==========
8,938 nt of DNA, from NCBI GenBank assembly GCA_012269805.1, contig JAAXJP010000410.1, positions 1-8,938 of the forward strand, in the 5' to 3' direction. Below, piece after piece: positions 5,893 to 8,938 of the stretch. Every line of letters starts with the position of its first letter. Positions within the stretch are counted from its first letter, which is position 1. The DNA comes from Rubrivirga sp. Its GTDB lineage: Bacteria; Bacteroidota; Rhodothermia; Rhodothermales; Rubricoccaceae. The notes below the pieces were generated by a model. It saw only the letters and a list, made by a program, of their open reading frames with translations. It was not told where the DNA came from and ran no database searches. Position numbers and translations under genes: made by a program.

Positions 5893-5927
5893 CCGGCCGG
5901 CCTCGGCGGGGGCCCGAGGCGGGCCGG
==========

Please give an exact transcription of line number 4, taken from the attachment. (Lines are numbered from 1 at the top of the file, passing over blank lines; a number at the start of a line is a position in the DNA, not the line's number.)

5901 CCTCGGCGGGGGCCCGAGGCGGGCCGG